Bergerette

Marguerite de Navarre
French
1492 – 1549

 

O shepherdess, my friend,
On love alone I live.
True love is life’s true end,
My heart can comprehend,
And therefore I intend
My love unceasingly to give.
O shepherdess, my friend,
On love alone I live.

Love lends me confidence,
Grants conscience calmer sense,
Builds patient competence,
Forms faith and hope restorative;
O shepherdess, my friend,
On love alone I live.

Love is my victory,
Honor, gleaming glory;
Fashions me his story
Of pleasure’s daily narrative.
O shepherdess, my friend,
On love alone I live.

Love has such lovely grace
That when I see his face
I find a tranquil place
For fervent years contemplative.
O shepherdess, my friend,
On love alone I live.

Love offers deep content:
With his care provident
And arm omnipotent,
I need no aid alternative.
O shepherdess, my friend,
On love alone I live.

Love draws me lovingly,
Attracts with gloom, then glee,
Charms me with misery.
Alas! His changes I misgive.
O shepherdess, my friend,
On love alone I live.

Love spreads his wings to fly,
Calls me to gratify
Him by pursuit; I sigh,
And hurry toward the fugitive.
O shepherdess, my friend,
On love alone I live.

Love, to secure my heart,
Falls in my arms by art,
And then away will dart
In dalliance provocative.
O shepherdess, my friend,
On love alone I live.

My joy without a peer
Inspires such songful cheer,
I cry to every ear,
“Love love, or lapse insensitive!”
O shepherdess, my friend,
On love alone I live.

Shepherdesses gracious,
For Love be amorous,
Thereby more rapturous
Than queens of high prerogative.
O shepherdess, my friend,
On love alone I live.

Translation by Margaret Coats

Diamond Speaks

We present this work in honor of the poet’s 480th birthday.

Mary, Queen of Scots
Scots
1542 – 1587

 

‘Tis not because my strength outranks both flame and brand,
Nor because my facets display a cunning hand,
Nor because, set in fine-wrought gold, I shine so bright,
Nor even that I’m pure, whiter than Phoebus’ light,
But rather because my form is a heart, like unto
My Mistress’ heart (but for hardness), that I’m sent to you.
For all things must yield to unfettered purity
And she is my true equal in each quality.
For who would fail to grant that once I had been sent,
My Mistress should thus, in turn, find favour and content?
May it please, from these omens I shall gather strength
And thus from Queen to equal Queen I’ll pass at length.
O would I could join them with an iron band alone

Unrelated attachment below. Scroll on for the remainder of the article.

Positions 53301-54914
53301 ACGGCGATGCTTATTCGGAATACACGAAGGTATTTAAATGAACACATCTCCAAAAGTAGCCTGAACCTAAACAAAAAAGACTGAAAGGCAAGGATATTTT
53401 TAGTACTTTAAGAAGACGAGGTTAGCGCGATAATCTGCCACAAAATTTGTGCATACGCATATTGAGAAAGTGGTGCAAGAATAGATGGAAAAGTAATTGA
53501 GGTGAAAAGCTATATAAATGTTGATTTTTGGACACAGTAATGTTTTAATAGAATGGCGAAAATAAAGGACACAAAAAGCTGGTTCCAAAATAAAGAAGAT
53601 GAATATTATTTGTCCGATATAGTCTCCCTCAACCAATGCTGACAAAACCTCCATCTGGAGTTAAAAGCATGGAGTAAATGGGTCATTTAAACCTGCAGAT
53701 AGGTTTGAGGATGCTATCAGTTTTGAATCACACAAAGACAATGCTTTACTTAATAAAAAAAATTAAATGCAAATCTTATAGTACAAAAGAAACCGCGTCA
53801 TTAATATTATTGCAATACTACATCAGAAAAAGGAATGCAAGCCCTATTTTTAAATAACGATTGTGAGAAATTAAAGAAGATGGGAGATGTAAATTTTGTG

(Though all prefer gold) and unite their hearts as one
That neither envy, greed nor gossip’s evil play,
Nor mistrust, nor ravaging time could wear away.
Then they’d say among treasures I was most renowned,
For I’d have two great jewels in one setting bound.
Then with my glitt’ring rays I should confound the sight
Of all who saw me, dazzling enemies with my light.
Then, by my worth and by her art, I should be known
As the diamond, the greatest jewel, the mighty stone.

Sweet and Dear Kisses

We present this work in honor of the 410th anniversary of the poet’s death.

Giovanni Battista Guarini
Italian
1538 – 1612

 

Sweet and dear kisses,
sustenance of my life,
which now steal away, now give back my heart
for your sake I must learn
how a stolen heart
feels no pain of dying and yet dies.
All that is sweet in love,
whenever I kiss you,
oh sweetest roses,
resides in you.
And if I could, with your sweet kisses,
end my life—
oh what a sweet death!

Sonnet CXI

We present this work in honor of the 480th anniversary of the poet’s death.

Juan Boscan Almogaver
Spanish
1490 – 1542

 

I am like one who in a desert bides
Forgotten by the world and its concerns,
By chance encounter suddenly who learns
A dear friend lives, whom he supposed had died.

He fears at first this doubtful apparition,
But finding it then reliable and assured,
Commences to recall his past condition
By newly awakened sentiments allured

But when it’s time for friend and friend to part
Since to be parted soon he must consent
He finds old solitude stamped with new indent.

To mountain grass he must then reconcile,
And barren wastes which lack a trace of art,
Trembling each time he enters his cave the while.

Translation by Dia Tsung

Farewell to Folly

We present this work in honor of the 430th anniversary of the poet’s death.

Robert Greene
English
1558 – 1592

 

Sweet are the thoughts that savour of content;
The quiet mind is richer than a crown;
Sweet are the nights in careless slumber spent;
The poor estate scorns fortune’s angry frown: